Fooling the media


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Fooling the media.

“I knew that bloggers would print anything, so I thought, what if, as an experiment, I tried to prove that they will literally print anything?” he says. “Instead of trying to get press to benefit myself, I just wanted to get any press for any reason as a joke.”

He used Help a Reporter Out (HARO), a free service that puts sources in touch with reporters. Basically, a reporter sends a query, and a slew of people wanting to comment on the story email back. He decided to respond to each and every query he got, whether or not he knew anything about the topic. He didn’t even do it himself — he enlisted an assistant to use his name in order to field as many requests as humanly possible.

He expected it to take a few months of meticulous navigation, but he found himself with more requests than he could handle in a matter of weeks. On Reuters, he became the poster child for “Generation Yikes.” On ABC News, he was one of a new breed of long-suffering insomniacs. At CBS, he made up an embarrassing office story, at MSNBC he pretended someone sneezed on him while working at Burger King. At Manitouboats.com, he offered helpful tips for winterizing your boat. The capstone came in the form of a New York Times piece on vinyl records — naturally, Holiday doesn’t collect vinyl records.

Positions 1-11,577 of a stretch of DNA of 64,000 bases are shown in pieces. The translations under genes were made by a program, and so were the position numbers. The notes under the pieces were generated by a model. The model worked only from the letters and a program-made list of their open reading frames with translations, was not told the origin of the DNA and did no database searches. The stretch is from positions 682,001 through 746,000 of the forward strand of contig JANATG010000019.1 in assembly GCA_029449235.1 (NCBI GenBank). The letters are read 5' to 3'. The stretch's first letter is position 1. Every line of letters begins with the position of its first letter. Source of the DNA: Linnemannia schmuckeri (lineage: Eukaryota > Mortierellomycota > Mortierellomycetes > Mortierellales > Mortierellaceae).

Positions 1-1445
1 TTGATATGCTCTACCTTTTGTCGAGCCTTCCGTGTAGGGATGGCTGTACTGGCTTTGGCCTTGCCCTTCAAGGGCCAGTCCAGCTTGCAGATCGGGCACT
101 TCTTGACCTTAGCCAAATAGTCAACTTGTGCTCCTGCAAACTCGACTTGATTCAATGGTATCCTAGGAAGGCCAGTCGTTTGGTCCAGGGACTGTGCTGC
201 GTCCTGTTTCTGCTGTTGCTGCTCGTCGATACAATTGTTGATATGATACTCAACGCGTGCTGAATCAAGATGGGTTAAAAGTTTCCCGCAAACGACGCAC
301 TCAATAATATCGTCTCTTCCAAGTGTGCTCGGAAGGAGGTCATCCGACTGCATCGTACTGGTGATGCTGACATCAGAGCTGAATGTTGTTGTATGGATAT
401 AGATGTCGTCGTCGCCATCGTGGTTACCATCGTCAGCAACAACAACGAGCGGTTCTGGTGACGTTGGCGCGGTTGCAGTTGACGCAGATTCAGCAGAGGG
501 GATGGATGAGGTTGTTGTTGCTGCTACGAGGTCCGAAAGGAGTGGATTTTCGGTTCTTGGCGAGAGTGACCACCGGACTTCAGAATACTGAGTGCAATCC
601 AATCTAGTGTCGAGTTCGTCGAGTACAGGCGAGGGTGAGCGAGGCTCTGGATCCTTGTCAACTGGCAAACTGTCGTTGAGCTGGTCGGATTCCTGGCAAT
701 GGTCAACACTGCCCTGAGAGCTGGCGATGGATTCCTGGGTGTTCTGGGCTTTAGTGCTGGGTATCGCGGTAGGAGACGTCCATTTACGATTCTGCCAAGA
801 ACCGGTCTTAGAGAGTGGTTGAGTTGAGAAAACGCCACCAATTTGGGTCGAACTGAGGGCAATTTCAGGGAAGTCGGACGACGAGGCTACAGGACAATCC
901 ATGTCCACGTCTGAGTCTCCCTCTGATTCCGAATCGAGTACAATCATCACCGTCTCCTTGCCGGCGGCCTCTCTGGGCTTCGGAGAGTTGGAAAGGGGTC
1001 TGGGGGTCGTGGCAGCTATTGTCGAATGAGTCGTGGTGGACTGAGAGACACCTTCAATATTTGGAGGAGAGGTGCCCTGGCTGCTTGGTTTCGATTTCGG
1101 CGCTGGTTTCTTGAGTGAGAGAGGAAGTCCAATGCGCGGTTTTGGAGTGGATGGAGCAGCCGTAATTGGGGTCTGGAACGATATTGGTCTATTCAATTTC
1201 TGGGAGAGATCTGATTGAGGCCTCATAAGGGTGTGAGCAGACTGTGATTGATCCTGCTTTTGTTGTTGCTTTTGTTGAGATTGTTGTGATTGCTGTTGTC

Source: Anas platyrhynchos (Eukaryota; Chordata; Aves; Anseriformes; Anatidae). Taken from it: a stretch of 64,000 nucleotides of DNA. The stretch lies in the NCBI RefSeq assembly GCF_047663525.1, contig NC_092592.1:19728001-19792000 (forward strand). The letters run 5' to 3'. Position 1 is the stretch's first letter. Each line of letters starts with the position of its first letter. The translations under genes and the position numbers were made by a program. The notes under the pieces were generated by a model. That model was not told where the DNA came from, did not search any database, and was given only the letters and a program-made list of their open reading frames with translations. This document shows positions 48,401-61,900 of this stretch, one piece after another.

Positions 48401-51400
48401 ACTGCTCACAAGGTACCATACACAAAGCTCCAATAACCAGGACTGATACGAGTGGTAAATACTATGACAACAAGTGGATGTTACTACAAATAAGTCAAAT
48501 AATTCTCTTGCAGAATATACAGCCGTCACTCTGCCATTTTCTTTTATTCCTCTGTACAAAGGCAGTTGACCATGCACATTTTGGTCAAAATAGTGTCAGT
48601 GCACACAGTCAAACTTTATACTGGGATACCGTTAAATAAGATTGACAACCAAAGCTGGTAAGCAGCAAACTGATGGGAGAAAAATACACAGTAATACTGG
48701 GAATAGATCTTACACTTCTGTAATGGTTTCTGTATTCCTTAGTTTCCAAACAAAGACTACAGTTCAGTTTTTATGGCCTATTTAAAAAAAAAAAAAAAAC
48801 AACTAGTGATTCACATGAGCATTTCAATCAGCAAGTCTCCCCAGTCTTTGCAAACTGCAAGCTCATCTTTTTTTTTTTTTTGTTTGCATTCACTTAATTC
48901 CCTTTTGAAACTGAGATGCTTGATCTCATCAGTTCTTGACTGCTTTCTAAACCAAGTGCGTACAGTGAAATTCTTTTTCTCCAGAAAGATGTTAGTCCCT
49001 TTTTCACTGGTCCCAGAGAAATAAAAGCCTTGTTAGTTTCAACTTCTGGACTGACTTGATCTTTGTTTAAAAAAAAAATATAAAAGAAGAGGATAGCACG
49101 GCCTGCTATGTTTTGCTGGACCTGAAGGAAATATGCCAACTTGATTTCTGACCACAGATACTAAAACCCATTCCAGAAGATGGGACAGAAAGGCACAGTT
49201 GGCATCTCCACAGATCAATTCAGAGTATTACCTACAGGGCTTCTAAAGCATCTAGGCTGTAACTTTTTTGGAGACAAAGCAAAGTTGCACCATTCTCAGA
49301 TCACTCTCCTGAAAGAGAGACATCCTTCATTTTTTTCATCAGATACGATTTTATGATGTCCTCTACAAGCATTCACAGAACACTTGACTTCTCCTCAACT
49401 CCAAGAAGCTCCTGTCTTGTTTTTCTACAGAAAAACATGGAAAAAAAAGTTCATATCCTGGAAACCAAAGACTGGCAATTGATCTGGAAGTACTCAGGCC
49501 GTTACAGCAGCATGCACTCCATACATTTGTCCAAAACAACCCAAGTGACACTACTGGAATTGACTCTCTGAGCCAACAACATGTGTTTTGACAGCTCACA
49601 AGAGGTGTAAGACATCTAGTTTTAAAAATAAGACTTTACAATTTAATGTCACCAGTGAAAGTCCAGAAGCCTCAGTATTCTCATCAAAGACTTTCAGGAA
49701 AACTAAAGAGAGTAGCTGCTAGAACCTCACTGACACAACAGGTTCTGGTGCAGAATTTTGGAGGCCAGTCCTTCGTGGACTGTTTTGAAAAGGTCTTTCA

He started out trying to prove that bloggers don’t do the proper background checks on their sources, and instead ended up proving that it is professional journalists who don’t.

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One comment

  • Chris Kirkendall

    On the one hand, I have to laugh at this guy’s ingenuity in fooling the media, but it’s a little bit alarming to find out hardly anyone calling themselves “Journalists” is doing much follow-up or verification these days…

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